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Advice – How much should I share with my husband?

My husband and have begun opening up our relationship. We will likely have a variety of partners. Ones we both share, and ones we both have for ourselves.

I am more open than my husband who leans more monogamous. He doesn’t have the desire to have much outside our marriage and us sharing together but is open to me having other partners.

I have been chatting with some people online and I understand that it is important to discuss these sorts of communications with any partner I might have before sharing with my spouse. I am open about any information I might share.

So, for those of you in similar positions, how much do you share with your spouse/SO? Do they want to know more than you share? Do you keep things more private?

I ask because I get the feeling that he would want to know more details but as someone with chronic anxiety, I think he would spend too much time overthinking things and it would eat at him. I keep him informed that I am talking to people and often share some of the messages with him, but I don’t know if I should tell him any more than we had sex or we didn’t.

Amante Apacionado, Reddit.
Photo by Katrin Hauf on Unsplash

Dear Amante,

Like many others, I immersed myself in the art of baking over the pandemic as a coping mechanism. Majority of my first-time bakes were flops. But after many burnt gob cakes, I came to a realization that much of baking happens to be different variations of the same set of ingredients: sugar, flour, and water. You can add new ingredients, like butter or lemon zest, to make new end result. Or you can even add different proportions of the same ingredients to get a different result.

In the same way, the answers you seek vary wildly from person to person, from connection to connection. Part of this reason is – like baking – we are all made of different types of ingredients, with our histories and lived experiences. But a big part of this is also because the comfort level you might have with your partner might be completely different from a comfort level he might have with you. And the best way you might be able to gauge where your and his headspace might be around disclosure is by communicating how you feel and see how he reacts, and for him to communicate how he feels and see how you feel. It is only at that point you can learn to adapt and adjust how much you share with your husband.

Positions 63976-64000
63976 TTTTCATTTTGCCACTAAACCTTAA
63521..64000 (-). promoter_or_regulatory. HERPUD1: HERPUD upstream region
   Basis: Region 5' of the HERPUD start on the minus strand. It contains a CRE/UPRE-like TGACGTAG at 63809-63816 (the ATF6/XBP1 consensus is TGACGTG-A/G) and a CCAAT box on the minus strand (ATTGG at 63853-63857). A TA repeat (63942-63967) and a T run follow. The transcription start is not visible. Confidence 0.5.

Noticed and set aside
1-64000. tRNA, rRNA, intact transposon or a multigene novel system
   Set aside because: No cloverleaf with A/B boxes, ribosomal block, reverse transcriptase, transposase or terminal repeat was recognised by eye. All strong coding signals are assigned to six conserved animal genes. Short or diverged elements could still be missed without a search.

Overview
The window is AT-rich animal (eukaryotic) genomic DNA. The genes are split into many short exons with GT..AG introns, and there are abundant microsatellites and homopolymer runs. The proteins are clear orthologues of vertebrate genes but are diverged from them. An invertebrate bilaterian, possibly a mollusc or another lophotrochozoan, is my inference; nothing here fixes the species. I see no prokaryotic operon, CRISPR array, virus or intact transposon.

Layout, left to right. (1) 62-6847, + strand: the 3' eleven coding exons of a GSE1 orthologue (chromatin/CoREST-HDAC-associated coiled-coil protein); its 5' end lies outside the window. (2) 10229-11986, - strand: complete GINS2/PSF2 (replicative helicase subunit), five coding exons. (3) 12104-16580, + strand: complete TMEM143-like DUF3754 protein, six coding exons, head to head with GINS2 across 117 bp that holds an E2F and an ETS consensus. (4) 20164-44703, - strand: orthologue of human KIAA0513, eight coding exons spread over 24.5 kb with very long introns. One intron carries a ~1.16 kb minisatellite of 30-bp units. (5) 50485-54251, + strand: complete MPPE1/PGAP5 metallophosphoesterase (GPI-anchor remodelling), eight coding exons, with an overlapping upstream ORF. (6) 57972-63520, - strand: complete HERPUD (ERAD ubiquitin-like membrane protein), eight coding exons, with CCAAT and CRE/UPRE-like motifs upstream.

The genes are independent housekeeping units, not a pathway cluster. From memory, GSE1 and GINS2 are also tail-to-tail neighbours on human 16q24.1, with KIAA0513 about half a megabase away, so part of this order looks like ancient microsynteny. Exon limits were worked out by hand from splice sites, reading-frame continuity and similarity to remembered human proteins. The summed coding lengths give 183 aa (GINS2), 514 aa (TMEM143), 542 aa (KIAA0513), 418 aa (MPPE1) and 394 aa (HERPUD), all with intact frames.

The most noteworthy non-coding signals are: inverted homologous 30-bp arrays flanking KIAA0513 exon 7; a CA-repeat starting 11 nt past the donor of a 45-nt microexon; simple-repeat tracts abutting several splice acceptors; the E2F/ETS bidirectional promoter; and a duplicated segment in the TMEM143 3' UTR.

It’s also really important to keep in mind that disclosure cuts both ways. As you noted, it is important to also gather information from the new people you have been getting to know. Everyone has a different comfort level, especially as it pertains to more intimate or personal details. Not everyone wants to have their personal information be disclosed to the polycule they’ve not yet gotten to know yet. So as you gather what your husband’s comfort level is, you might also want to sift through and find out what other’s comfort levels are as well.

A common point of struggle for non-mono newbies like yourself is the shame from the internalized monogamy programming.

I get the sense that you have a pretty generalized idea about how you should conduct your newly open marriage. As you said, your husband leans more towards monogamy while you lean more towards non-monogamy. And built into that gap is an understanding that his responsibility is to maintain a status quo, while you have to do extra work to make sure everything is okay for him. Truth is, non-monogamy takes work from everyone. If what you say is true – that your husband is really okay with you having other relationships – then learn to trust him at his word.

It is also very easy to get caught up in the trappings of morality projection. By this, I mean what you said about how your husband might internalize what he does or doesn’t know about your other relationships. It is very unlikely that your husband knows exactly what he needs to hear about your other relationships, especially if this is his first open relationship experience. At best, he might have a theoretical idea about how much he wants to hear. But in reality, it might be very different in practice. It will take a collective effort to figure out what you feel comfortable opening up about, what he feels comfortable hearing, and what your new connections feel comfortable sharing.

In her first podcast episode of Unlocking Us, Brene Brown talks about FFTs (Effing First Times). She says, “The more we’re willing to embrace the suck and try new things, the more new things we’re willing to try.” And I think this is something you can carry forward in your shared experience with your open relationship. Many parts of what you are effing first time is going to suck. And instead of swimming against the current of suck and figuring out how you avoid the suck, learn to dance with and sit in the ocean of suck for a while. Your sea legs will become stronger the more you swim, and it’ll progressively get easier. I promise.

Good luck!

Tea Time with Tomato is an informative relationship and sex advice column for both monogamous and polyamorous folks. By submitting your post, you agree to let me use your story in part or in full. You also agree to let me edit or elaborate for clarity.

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